Farm Bureau - Melissa Wheeler

The North Bend Eagle

 

City council meets new water manager

by Nathan Arneal
Published 8/11/21

Mile Adair, the new regional manager in Nebraska for PeopleService, introduced himself to the North Bend City Council at its Aug. 3 meeting.

The city of North Bend contracts PeopleService to manage its water and sewer systems. Adair is replacing the retiring Duane Grashorn.

Adair was previously director of operations for PeopleSerivce for nine years and before that was the local operator in North Bend and Valley.

Though North Bend has a full-time local operator, Adair said he wants to be a hands-on manager and told the council to feel free to reach out to him at any time.

“I want you to call me when you start seeing stuff so I can take care of it,” Adair said. “I don’t want it to go six, nine, 12 months and then get a call that (you’re upset). I will be responsive if you call me.”

Council members told Adair they were concerned that maintenance at the waste plant was not being kept up. Adair said housekeeping and maintenance will improve.

“I want to emphasize that the wastewater plant is 53 years old,” he said. “There’s only so much maintenance you can do... We’ll maintain it the best we can.”

In other business, at the July 20 meeting the council approved an agreement with JEO Consulting to prepare a levee easement. The $39,000 fee will be split three ways between the city, Dodge County and the Natural Resources District. The easement will give the city access to the Platte River dike and about 10 feet of ground to the north of the dike, Mayor Rod Scott said.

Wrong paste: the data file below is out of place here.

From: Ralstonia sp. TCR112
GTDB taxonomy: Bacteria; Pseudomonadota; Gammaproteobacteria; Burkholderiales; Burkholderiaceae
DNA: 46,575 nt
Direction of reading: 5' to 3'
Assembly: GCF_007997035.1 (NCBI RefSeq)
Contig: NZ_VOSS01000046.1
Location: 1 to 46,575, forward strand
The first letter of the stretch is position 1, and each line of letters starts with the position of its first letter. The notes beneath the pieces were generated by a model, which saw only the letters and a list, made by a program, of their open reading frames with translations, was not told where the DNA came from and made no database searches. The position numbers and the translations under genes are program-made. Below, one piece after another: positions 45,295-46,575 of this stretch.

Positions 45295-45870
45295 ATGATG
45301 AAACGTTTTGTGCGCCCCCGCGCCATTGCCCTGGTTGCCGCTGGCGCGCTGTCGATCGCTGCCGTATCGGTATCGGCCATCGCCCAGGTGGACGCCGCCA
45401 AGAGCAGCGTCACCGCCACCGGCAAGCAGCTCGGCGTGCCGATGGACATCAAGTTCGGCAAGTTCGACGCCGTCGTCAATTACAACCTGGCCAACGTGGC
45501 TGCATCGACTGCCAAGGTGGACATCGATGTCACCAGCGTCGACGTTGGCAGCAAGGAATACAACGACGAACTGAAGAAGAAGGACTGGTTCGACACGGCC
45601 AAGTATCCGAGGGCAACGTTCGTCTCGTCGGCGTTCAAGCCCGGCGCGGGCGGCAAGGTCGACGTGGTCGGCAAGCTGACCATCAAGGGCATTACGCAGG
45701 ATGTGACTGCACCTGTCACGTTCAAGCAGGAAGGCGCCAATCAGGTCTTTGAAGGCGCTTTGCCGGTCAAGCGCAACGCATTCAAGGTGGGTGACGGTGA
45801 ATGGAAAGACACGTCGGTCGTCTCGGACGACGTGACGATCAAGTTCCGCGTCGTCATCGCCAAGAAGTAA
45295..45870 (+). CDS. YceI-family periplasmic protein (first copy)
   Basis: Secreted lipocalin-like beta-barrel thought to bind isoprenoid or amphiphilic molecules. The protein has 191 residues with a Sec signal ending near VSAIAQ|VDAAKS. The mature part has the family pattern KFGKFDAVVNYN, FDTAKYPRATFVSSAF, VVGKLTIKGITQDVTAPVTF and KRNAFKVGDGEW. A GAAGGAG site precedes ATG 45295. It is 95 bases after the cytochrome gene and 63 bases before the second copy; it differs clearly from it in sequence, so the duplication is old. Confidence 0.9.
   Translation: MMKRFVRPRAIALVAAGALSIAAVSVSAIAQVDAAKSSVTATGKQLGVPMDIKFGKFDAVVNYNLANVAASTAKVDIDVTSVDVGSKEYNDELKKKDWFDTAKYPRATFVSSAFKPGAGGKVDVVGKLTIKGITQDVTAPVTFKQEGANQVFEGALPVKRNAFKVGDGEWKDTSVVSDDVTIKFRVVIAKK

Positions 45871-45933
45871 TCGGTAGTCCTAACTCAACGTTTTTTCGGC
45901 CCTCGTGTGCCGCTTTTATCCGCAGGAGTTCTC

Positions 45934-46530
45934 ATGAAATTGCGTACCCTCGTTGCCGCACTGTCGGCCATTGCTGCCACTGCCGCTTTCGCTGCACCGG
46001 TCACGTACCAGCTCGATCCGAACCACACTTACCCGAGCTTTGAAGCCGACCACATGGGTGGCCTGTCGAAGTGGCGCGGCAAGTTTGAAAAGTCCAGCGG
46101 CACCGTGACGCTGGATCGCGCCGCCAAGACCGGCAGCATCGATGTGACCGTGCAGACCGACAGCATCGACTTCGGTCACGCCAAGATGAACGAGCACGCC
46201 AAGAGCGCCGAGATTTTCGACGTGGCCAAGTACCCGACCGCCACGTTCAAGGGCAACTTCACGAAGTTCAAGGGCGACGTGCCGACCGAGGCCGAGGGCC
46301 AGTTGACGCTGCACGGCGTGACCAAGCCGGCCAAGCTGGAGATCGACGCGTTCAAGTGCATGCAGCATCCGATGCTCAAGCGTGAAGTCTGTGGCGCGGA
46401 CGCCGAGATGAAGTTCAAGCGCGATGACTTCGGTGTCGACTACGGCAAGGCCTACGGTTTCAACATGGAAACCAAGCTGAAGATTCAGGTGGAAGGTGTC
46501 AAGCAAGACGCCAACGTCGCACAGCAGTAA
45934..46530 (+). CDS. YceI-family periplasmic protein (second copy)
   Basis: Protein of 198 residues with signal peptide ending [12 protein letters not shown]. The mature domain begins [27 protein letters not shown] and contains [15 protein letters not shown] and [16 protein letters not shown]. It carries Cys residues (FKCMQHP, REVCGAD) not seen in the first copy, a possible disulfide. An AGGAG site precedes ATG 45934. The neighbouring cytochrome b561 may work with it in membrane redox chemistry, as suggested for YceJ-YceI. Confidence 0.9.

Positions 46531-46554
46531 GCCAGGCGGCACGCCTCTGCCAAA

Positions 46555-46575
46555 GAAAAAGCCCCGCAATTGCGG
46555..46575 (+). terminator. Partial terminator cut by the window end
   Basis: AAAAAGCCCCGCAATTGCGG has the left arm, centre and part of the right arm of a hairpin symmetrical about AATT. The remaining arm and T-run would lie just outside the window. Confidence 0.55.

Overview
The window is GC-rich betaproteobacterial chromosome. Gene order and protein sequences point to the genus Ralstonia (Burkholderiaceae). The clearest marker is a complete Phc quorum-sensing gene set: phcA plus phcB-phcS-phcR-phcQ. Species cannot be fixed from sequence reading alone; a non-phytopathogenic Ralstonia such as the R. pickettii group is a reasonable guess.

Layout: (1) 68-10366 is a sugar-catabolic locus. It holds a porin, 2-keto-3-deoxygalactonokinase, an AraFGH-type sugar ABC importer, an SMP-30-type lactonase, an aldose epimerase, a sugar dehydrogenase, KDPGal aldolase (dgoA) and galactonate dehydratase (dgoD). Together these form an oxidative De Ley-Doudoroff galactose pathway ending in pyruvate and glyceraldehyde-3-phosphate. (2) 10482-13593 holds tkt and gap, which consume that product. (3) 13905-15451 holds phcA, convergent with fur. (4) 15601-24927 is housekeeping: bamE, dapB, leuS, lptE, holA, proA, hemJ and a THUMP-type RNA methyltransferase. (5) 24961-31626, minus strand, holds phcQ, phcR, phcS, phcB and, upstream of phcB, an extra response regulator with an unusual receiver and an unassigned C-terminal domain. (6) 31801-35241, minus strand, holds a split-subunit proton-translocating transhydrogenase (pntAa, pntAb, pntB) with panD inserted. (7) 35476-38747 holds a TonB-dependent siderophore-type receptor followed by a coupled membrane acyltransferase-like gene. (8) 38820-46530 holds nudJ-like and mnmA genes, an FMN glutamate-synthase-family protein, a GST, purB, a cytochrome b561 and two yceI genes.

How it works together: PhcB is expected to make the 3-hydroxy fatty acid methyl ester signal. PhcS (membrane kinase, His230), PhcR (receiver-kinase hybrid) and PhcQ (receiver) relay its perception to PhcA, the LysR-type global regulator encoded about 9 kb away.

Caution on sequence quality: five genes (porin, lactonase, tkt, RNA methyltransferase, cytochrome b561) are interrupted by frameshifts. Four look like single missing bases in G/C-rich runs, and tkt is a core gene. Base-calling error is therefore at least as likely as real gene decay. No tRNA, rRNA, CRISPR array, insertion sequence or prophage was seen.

The city has always been in charge of mowing and filling animal holes along the dike. The new agreement officially makes the city of North Bend the entity in charge of the Platte River dike, Scott said, and gives it the necessary space to do the work required. The dike runs from Highway 79 to the North Bend Cutoff Ditch by McGinn’s Lake about three miles west.

“One of the things we found with the flood,” councilman Ken Streff said, “when we started losing that levee out by Riverview Shores, was who was really in charge of it? It was on (private) ground and we were in charge of maintenance of it, but who really owned it? It was kind of a nightmare that probably delayed repairs for six months.”

Scott said the easement agreement will also make federal money available for the city to make levee improvements.

 

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